Zoom Image
Fig. 1a Rates of lymph-node intervention (%) over the years (2003 – 2016) at the BCC of the University Hospital Ulm shown for sentinel-node biopsy (SNB), primary axillary lymph node dissection (primary ALNE), secondary ALNE (conversion of SNB to ALNE) and no axillary surgery. b Rate of lymph-node intervention over the years (2003 – 2016) at the BCC of the Amper Hospital Dachau shown for sentinel-node biopsy (SNB), axillary lymph node dissection (ALNE), secondary ALNE (conversion of SNB to ALNE) and no lymph node surgery.

Comparing the conversion rate of SNB to secondary ALNE in the years before (2003 – 2009) the ACOSOG Z0011 publication in 2010 and the years afterwards (2011 – 2016), significant changes were observed at the university center. Secondary ALNE in BCS treated patients at the U-BCC was performed prior to study publication in 24.1% of the patients (preZ0011: n = 284 out of 1177 SNBs) and afterwards in 14.4% of the patients (postZ0011: n = 155 out of 1076 SNBs), resulting in a statistically significant reduction of the rate of secondary ALNE after the publication of Z0011 data (χ2 = 33.9; p < 0.001). In contrast, in Dachau no difference with regard to the rate of performed 2° ALNE before or after the publication of the Z0011 study in 2010 could be found (pre-Z0011: 16.8%; n = 222 out of 1321 SNBs; post-Z0011: 16.8%; n = 102 out of 608 SNBs; χ2 = 0.0; p = 0.99) ([Fig. 2 a] and [b]).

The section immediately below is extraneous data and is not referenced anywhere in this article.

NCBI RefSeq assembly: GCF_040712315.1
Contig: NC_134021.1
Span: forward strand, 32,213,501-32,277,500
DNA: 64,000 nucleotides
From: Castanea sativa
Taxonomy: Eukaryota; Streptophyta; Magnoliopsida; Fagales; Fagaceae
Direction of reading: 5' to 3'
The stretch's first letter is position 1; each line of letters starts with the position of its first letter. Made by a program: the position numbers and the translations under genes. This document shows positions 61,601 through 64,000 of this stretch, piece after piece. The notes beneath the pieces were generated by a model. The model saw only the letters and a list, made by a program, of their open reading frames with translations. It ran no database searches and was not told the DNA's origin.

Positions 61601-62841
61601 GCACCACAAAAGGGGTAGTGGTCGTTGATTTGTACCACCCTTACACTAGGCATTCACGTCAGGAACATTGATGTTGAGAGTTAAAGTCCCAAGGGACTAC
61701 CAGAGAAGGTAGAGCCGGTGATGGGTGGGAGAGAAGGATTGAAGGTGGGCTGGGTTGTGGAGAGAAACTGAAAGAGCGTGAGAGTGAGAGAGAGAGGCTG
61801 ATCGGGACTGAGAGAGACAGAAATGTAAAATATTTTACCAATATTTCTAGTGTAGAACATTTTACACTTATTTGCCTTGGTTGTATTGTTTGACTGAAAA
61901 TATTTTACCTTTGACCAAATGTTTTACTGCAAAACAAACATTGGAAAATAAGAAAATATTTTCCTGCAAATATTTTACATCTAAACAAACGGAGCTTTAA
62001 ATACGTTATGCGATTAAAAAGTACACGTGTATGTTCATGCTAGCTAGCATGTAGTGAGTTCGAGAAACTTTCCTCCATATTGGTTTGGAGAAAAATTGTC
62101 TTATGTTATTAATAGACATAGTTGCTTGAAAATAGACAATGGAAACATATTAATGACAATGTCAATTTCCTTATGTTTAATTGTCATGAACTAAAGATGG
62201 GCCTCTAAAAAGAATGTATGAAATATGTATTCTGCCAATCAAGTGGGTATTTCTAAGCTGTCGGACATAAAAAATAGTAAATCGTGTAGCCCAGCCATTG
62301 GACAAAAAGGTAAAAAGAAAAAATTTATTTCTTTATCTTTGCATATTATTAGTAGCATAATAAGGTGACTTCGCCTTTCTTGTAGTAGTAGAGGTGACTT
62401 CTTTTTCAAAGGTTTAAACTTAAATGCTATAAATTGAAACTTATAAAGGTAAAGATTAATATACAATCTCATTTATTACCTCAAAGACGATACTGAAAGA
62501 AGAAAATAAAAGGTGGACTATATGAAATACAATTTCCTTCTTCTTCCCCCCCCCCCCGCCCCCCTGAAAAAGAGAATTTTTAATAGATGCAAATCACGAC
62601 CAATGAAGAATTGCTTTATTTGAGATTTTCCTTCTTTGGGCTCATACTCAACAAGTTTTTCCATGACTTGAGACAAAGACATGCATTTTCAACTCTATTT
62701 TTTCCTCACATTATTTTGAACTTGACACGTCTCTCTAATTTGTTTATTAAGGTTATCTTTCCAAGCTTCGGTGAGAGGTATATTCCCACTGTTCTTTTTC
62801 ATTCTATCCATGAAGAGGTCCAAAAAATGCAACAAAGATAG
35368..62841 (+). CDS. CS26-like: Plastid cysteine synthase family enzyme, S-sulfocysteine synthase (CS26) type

Zoom Image
Fig. 2a Number of SNBs without (red) or with secondary ALNE (blue) before and after the publication of the Z0011 study (2010) at the BCC Ulm. b Number of SNBs without (red) or with secondary ALNE (blue) before and after the publication of the Z0011 study (2010) at the BCC Dachau.

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Number of removed lymph nodes

The median number of LN removed for SNB was 2.4 LNs in the U-BCC and 3.2 LNs in the D-BCC. The median number of resected LN for ALNE was 15.7 LNs in Ulm versus 11.5 in Dachau. As shown in [Fig. 3], the number of resected LN for ALNE decreased during the observational period. In Ulm, the highest median number of removed axillary LNs was 20.3 LNs in 2005 with a minimum of 6 LNs in 2015. For D-BCC, the maximal annual median number of dissected axillary LNs was 16.5 in 2003 with a minimum of 10.0 LNs in 2015 (see [Fig. 3]). Annual median numbers of resected LN for ALNE showed a statistically significant decrease over time both in Ulm (rs = − 0.82; p < 0.001) and Dachau (rs = − 0.76; p = 0.002).